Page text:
Late November to first week in December 2018
The first strake has been laid against the broad strake, and now working on the next one and a strake against the sheer – working from both edges of the boat towards the middle. Straight edges of succeeding strakes at edge away from the broad, and straight edges of each succeeding strake at edge away from the sheer. Only the closure plank in the middle will have curved edges at both sides.
Our process, as shown in second picture, was to lay a wide batten at the marks laid out when we determined the number of strakes. The bottom edge of the batten would be as straight as possible, tight against the ribs, and with a fair run conforming to shape of hull. As you can see the gap between batten and previous strake is constant at mid section and tapers gradually at the bow.
I’ll note that we would reassess widths of remaining strakes after a couple of strakes were laid in place. Always a little variation and we wished the planks to be of fairly equal width for aesthetics. This is a double planked “tight fit” boat without caulked seams.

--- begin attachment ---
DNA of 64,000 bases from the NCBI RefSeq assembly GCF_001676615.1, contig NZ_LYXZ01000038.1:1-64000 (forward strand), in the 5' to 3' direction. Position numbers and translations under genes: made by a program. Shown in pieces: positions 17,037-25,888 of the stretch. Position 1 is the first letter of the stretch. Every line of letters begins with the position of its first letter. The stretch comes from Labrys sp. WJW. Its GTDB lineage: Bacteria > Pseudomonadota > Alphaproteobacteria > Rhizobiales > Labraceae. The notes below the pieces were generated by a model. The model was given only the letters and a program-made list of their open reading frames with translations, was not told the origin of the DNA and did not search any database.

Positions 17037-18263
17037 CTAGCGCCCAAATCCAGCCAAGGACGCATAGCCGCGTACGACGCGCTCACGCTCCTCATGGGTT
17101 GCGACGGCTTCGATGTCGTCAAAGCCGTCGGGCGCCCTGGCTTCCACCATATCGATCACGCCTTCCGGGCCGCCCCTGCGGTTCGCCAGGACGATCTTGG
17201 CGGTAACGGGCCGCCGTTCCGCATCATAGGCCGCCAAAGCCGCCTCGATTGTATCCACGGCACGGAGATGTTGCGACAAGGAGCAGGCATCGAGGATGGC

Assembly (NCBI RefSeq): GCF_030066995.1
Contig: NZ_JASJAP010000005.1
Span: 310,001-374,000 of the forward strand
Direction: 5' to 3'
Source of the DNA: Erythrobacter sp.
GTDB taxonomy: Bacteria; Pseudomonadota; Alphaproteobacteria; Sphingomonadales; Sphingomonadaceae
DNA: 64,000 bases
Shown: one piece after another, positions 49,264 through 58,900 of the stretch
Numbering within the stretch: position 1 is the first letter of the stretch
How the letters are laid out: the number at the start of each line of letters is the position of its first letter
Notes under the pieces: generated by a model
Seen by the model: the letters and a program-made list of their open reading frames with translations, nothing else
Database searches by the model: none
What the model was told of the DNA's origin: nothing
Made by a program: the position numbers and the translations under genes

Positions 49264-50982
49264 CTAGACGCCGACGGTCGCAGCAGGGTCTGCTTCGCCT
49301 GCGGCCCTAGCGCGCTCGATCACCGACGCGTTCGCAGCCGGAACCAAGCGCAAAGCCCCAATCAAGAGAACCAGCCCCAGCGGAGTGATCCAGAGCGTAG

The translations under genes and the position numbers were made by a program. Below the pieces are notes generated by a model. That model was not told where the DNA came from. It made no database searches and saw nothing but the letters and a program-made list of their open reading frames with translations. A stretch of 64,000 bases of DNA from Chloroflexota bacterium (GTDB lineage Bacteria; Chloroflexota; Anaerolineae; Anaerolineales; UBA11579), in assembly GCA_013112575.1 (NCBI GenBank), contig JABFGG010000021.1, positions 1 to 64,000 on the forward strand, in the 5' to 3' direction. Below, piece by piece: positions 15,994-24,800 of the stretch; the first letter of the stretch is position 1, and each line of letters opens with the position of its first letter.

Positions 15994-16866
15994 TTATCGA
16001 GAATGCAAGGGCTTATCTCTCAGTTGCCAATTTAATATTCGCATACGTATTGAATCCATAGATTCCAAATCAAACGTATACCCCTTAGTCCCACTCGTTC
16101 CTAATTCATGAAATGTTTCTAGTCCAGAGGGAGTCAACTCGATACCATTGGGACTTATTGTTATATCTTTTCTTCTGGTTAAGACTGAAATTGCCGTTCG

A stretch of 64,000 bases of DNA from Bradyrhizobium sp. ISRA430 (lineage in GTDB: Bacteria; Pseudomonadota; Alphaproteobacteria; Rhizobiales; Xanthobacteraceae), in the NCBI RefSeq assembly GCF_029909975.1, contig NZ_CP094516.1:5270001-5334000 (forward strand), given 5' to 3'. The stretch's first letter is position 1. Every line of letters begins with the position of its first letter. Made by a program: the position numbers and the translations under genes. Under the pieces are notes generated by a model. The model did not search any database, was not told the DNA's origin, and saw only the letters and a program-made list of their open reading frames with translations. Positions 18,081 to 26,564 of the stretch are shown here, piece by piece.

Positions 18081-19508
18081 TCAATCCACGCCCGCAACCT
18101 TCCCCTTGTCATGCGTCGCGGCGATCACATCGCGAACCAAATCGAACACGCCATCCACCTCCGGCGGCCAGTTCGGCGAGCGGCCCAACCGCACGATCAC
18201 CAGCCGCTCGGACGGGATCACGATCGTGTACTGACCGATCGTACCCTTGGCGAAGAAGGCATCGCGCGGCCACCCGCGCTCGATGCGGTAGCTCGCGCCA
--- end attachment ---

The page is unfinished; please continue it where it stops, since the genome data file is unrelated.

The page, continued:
Rib placements are marked on the batten. We set compass so when its tip is placed at the edge of the preceding strake we can strike a mark on the batten anywhere along the length of the batten. The compass is then locked to maintain that distance. Tick marks are then struck on the batten at each rib. The batten is taken off the boat to our spar table and laid edge-to-edge against a cedar plank, rib marks are extended upward unto the cedar plank. The compass is reversed and point placed on our tick marks and new tick mark is swung onto the cedar at each rib marking. Brads are nailed into the new tick mark, a batten laid against the brads and fair curve penciled in. Band saw, plane, and long board sanding create our new strake which with minor planing at the boat will fit like a glove! Easy-Peasy…
At this point we’ve now laid two strakes and have marked up a strake to go along the sheer.